What is Dependency Injection?

Classes mutual dependencies

In all object languages, objects need to call methods of other objects to do their job. This is called object cooperation.

Object cooperation must be carefully designed since complex patterns of object cooperation can undermine the whole application’s modularity. In fact, a class that cooperates with too many other classes is likely to be changed each time one of the classes it “knows of” changes.

The problematic acquaintances are not hardwired classes like the fundamental types (string, decimals, etc.) and classes that are part of the programming framework. This is because they are very unlikely to change, but all other application classes are likely to change as the application evolves and is maintained.

Mitigating mutual dependencies with interfaces

A way to mitigate dependency on other classes is to hide acquaintances behind interfaces. One might object that this way, we move from the problem of dependency on other classes to an equivalent problem of dependency on other interfaces. However, this is not the case.

In fact, well-designed interfaces are specific to a single purpose, while classes are specific to roles and responsibilities that are evolving concepts with a wider scope. Roles, and the way they are implemented, changes with the application evolution since they are tied to the application needs. The methods and properties, on the other hand, are needed by the specific operation encoded into an interface are very unlikely to change as they are tied to the logical definition of the operation itself, and not to the application needs.

If interfaces are designed according to the interface segregation principle, then each interface is responsible for a single pattern of interaction. This means classes will evolve by changing the way they implement their methods, and by implementing several more interfaces, but the interfaces should not change.

We may conclude that each class should not depend on other classes but just on other interfaces. This means that each class should use just the framework/fundamental types and interface types.

This would be an exaggeration since we previously discussed data-communication objects designed specifically to convey the data that must be processed to a module.

Let’s reformulate: classes may contain references just to framework/fundamental types, interfaces, and pure data communication objects.

Getting the needed dependencies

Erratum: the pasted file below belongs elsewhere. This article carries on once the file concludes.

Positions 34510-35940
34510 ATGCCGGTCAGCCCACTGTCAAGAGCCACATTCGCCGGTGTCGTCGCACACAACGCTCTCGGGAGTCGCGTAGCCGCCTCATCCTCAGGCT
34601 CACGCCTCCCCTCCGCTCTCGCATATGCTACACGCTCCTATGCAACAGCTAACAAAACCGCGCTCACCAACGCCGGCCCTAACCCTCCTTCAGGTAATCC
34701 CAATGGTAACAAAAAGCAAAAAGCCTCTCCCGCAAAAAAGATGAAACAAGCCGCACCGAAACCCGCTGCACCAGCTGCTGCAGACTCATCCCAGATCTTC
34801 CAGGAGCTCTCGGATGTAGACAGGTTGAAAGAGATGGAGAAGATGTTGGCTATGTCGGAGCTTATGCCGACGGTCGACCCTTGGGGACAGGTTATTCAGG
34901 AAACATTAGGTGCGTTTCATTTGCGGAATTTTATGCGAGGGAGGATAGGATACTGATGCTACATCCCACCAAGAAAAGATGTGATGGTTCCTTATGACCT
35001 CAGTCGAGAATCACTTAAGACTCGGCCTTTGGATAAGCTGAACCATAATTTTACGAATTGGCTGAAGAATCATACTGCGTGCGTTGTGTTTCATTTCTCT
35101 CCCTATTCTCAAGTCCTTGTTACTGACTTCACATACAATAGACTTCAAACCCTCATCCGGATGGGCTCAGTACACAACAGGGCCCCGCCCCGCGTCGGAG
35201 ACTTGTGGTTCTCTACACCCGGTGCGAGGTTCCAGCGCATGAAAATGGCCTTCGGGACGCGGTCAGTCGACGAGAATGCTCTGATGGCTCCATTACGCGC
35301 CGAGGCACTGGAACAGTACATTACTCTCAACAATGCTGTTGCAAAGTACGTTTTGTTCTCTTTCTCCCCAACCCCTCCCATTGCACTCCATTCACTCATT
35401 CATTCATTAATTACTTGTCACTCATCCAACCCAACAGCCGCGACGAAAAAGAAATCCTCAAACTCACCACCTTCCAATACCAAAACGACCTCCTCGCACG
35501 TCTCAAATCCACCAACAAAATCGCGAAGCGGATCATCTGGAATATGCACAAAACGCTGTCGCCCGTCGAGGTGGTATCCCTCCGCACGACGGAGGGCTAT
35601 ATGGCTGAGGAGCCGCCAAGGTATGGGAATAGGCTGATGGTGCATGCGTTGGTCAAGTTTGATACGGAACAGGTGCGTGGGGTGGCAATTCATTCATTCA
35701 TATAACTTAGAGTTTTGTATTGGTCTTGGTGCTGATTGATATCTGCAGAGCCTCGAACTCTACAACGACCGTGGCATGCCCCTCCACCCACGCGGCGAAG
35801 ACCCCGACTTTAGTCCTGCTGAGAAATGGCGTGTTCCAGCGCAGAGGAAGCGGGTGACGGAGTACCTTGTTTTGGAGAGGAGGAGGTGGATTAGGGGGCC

Communication objects move according to the well-defined pattern of data communication among layers, so tracking their changes is not difficult during application maintenance. Their data content is defined by the needs of the target layer, and the way they are filled is confined next to the boundary between the two communicating layers.

What about interfaces? How can each object get all the interfaces it needs to work properly? It cannot create them since they are just interfaces, not classes. Therefore, these interfaces must be placed inside the object by other classes. But how can other classes inject interfaces into an object without knowing its type, and without depending on the object they must fill?

What we threw out of the main door is coming back from the backdoor! Filling objects with interfaces when they are created is a very dangerous task because it may create a complex network of mutual dependencies. That is worse than the original one we were trying to avoid!

The only solution is to create another type of entity that takes care of doing this job, in a way that doesn’t depend on the application logic and on the way all classes will evolve.

This is the injector. So we just discovered dependency injection.

How dependency injection works

According to the dependency injection pattern, each class specifies all interfaces/types it needs in its constructor and/or in properties tagged for injection. Since objects are created by classes that manipulate more than just interfaces, they must be created by the dependency injection engine itself. This engine can take care of injecting all types they need in their constructors and in their tagged properties.

Where do the injected objects come from? Obviously, it is a developer’s responsibility to define how to create all types to be injected.

For this purpose, we fill a kind of dictionary called dependency injection container with key-value pairs. The key is the type/interfaces that might be injected in a class, while the value is the concrete type that implements or is a subtype of that key.

Thus, for instance, an ILogger interface might be the key, and a concrete class that is able to log data is the value. A class just specifies the ILogger type in its constructor, then the dependency injection chooses the actual implementation.

Below is the definition of a class that needs a logging service:

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